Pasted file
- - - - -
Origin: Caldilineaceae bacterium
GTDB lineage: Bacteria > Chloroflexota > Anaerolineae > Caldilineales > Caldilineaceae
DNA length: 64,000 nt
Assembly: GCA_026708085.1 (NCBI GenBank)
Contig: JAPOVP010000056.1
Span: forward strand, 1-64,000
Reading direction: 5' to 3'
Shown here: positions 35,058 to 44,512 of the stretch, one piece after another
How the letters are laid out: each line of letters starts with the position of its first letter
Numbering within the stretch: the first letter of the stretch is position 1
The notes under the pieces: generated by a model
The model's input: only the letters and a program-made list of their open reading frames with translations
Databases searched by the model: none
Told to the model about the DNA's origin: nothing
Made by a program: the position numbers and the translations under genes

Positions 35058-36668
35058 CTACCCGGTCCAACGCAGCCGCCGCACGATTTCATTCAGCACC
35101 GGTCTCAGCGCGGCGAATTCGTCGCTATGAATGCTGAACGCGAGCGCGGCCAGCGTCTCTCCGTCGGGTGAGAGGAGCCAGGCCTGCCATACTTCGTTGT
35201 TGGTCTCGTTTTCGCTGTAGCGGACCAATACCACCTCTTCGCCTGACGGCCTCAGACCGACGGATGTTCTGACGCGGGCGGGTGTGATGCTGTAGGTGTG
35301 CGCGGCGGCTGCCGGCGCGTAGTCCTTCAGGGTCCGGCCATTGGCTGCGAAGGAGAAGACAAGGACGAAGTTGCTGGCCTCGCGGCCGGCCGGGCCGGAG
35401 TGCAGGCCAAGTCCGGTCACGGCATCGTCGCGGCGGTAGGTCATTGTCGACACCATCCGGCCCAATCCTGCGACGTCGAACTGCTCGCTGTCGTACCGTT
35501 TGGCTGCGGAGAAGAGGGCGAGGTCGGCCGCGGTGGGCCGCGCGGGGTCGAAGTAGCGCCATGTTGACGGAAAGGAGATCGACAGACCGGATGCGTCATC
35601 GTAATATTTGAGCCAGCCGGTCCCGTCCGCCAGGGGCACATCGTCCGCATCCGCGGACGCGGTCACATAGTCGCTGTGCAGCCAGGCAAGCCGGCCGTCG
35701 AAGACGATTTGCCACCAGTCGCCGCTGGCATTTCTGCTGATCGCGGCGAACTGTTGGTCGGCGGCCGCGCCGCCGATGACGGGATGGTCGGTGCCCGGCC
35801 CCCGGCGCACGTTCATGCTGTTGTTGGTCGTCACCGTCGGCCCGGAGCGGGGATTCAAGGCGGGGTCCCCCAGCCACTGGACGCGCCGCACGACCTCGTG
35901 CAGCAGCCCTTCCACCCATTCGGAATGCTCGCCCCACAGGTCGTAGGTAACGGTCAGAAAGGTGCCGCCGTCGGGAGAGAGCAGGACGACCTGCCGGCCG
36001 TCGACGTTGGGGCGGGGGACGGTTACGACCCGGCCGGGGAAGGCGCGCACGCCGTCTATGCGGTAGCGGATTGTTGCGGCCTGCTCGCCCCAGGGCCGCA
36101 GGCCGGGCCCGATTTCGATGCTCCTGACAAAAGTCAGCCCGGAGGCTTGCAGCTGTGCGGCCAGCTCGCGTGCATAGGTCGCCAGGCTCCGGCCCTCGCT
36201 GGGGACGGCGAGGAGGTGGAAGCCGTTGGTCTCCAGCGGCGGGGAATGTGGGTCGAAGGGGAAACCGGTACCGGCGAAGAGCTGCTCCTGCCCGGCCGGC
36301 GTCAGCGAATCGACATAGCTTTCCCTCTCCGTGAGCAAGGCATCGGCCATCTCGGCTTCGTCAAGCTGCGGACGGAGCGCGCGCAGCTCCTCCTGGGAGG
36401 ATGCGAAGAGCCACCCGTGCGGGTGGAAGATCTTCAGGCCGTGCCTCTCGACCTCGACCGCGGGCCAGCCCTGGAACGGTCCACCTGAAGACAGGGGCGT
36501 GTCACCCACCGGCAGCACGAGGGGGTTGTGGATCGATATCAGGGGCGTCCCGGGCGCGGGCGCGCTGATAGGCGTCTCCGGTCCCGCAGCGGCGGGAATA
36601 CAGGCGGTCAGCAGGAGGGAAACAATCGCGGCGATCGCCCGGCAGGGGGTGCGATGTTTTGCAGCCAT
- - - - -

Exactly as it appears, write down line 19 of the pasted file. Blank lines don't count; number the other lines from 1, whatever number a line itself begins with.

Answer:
35201 TGGTCTCGTTTTCGCTGTAGCGGACCAATACCACCTCTTCGCCTGACGGCCTCAGACCGACGGATGTTCTGACGCGGGCGGGTGTGATGCTGTAGGTGTG